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Is the UK Losing Its Cultural Influence?

Trends and Insight 57 Add to collection

The discussion from Advertising Week Europe’s main stage began with a weighty debate on the host country’s soft power in 2022 and beyond, writes LBB’s Alex Reeves

Is the UK Losing Its Cultural Influence?

Advertising Week Europe’s Great Minds Stage content began broadly on Tuesday morning, with a debate considering the landscape in which advertising sits in the conference’s host country. ‘This House Believes the UK Is Losing Its Cultural Influence’ was the topic.

David Abraham, founder and group CEO of Wonderhood Studios, hit the stage to argue that a decline could well be coming. As former CEO of Channel 4 (2010 - 2017) and UKTV (2007 - 2010), he’s not just an adman but a bonafide veteran of the TV business.

First, he weighed up the realities of the proposed sale of Channel 4, eschewing the promised vision of a public sell-off for the benefit of the public for the more ominous image of “a back-room carve up.” He suggested that the government gives the impression of being very excited about selling it off, but considered various bidders and their “limitations, baggage and tricky trade-offs for the government as a seller.” He also listed the many challenges to the sale going smoothly.

“We are living in an age of global media consolidation,” he said, “which we can see is leading to fewer bigger franchises in film and television, in books, and even in music globally. Channel 4 was set up 40 years ago as a counterbalance to the cultural duopoly that existed in television in at that time, the PSB [public service broadcasting] system has maintained a brilliantly British equilibrium for over 40 years, but it could now be about to be altered in a way that will have quantifiable implications for decades to come.” 

David ended his argument with an impassioned plea to protect what Channel 4 represents. He noted that regulatory body Ofcom has a stated duty to support and strengthen the overall PSB system and that the Competition and Markets Authority have also recently stated their commitment to challenging oligopolies, especially during the cost of living crisis. “We have a right to expect that if the time is coming to reform the ownership model of Channel 4, both these bodies do their jobs thoroughly and independently and with the UK viewer and citizen front and centre of their minds.”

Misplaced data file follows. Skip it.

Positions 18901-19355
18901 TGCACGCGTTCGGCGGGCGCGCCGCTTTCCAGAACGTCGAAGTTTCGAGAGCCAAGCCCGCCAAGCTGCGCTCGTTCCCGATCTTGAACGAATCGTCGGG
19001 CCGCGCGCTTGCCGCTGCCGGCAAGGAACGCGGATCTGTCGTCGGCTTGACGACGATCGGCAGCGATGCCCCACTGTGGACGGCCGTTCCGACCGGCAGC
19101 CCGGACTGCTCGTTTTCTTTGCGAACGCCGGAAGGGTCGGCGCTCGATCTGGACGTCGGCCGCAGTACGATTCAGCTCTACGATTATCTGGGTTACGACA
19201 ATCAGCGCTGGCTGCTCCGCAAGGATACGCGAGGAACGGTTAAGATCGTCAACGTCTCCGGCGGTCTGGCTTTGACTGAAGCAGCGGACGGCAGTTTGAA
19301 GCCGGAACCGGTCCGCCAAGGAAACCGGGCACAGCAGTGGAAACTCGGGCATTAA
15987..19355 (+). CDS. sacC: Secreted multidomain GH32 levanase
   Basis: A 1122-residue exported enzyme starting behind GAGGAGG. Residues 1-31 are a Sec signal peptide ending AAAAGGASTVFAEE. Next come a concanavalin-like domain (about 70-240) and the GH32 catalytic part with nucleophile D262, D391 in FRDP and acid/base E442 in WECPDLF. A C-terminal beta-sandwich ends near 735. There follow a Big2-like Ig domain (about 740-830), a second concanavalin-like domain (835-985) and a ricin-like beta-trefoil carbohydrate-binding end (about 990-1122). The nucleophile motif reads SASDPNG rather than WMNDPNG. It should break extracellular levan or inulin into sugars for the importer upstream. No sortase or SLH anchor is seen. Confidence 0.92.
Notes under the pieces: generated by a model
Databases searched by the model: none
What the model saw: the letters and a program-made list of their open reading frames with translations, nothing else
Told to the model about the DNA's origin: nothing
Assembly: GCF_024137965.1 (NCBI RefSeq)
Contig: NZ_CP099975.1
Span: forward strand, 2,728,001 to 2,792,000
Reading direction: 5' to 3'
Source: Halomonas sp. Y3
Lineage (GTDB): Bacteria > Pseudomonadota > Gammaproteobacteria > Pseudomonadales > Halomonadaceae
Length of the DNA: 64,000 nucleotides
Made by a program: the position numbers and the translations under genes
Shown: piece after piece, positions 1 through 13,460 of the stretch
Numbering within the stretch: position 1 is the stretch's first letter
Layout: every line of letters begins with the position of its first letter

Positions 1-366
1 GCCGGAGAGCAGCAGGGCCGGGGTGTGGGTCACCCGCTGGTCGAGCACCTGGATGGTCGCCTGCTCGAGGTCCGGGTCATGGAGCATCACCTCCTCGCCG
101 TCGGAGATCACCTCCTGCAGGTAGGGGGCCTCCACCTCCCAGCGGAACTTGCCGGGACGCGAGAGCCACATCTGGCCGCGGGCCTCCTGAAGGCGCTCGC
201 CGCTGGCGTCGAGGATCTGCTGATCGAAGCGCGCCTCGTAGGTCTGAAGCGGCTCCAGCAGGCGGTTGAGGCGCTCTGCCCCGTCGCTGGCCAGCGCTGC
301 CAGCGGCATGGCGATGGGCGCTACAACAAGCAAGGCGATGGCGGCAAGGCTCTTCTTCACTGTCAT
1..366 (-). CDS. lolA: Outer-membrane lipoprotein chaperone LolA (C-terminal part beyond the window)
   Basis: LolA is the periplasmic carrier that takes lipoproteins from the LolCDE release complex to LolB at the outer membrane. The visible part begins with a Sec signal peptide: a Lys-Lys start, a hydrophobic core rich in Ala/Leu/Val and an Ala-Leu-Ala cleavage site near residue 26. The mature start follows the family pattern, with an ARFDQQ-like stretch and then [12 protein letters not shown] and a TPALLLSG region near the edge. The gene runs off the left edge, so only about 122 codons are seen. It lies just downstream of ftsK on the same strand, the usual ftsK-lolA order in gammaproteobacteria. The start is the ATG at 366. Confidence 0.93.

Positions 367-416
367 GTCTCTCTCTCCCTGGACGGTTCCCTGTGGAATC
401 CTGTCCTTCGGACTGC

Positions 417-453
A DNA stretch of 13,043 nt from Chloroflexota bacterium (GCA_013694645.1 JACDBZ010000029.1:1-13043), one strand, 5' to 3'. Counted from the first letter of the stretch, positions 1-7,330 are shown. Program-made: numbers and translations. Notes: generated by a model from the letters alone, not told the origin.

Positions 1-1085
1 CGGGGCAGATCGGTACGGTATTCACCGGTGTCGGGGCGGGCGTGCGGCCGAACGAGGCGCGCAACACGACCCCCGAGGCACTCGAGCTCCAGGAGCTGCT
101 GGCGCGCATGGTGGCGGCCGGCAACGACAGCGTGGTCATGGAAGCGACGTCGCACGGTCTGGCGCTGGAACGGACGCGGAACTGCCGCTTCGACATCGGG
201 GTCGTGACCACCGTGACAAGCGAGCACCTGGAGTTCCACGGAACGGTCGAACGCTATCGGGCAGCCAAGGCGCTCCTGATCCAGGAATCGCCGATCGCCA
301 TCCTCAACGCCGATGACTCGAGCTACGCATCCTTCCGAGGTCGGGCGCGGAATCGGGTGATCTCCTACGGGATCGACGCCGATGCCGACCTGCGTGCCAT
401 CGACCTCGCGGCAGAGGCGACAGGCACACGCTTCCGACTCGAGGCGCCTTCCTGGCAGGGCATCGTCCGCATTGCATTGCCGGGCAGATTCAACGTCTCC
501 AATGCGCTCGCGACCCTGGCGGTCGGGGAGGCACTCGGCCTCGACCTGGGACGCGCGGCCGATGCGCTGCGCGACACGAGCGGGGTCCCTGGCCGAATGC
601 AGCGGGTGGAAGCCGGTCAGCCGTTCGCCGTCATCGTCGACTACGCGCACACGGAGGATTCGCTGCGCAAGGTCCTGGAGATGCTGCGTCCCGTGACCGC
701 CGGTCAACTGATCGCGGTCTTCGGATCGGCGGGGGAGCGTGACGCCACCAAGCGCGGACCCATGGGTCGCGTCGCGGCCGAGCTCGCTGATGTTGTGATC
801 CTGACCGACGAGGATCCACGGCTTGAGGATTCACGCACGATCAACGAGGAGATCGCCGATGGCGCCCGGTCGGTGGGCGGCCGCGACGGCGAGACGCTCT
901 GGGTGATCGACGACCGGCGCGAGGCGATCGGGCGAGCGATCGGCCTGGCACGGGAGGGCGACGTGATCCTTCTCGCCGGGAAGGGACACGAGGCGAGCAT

While Channel 4’s proposed sale framed the conversation, it’s undoubtedly only a component of the UK culturals contribution. Claire Enders, founder of Enders Analysis, argued that the “unique milieu” of UK cultural exports would continue to keep it strong into the future.

The UK has had an outstanding record in the cultural industries, clocking around at a gross value added figure in 2019 larger than Germany and France combined. She attributes this to scale, large domestic audiences as well as export markets, combined with the amazing advantage of the English language, and of course, the existence of “many brands of extraordinary longevity,” from the Financial Times to the BBC. She pointed to the thousands of hours of UK content on Netflix, noting that streamed UK content comes second only to that from the USA.

Exports of UK programmes, music and books are “proportionate to the US” but we punch above our weight in areas,” said Claire. News is one. She noted that despite the TV-licence-funded institution consistently coming under scrutiny from government and other parts of the media, there has always been an enduring defence of the BBC and its “rag tag” defenders, who are still winning, she believes.

This is emblematic of the fervour with which the UK protects its cultural influence, she suggested, concluding, “I hope that you will continue to defend our sector but I have to say, our British voice is singing more loudly today than ever before.”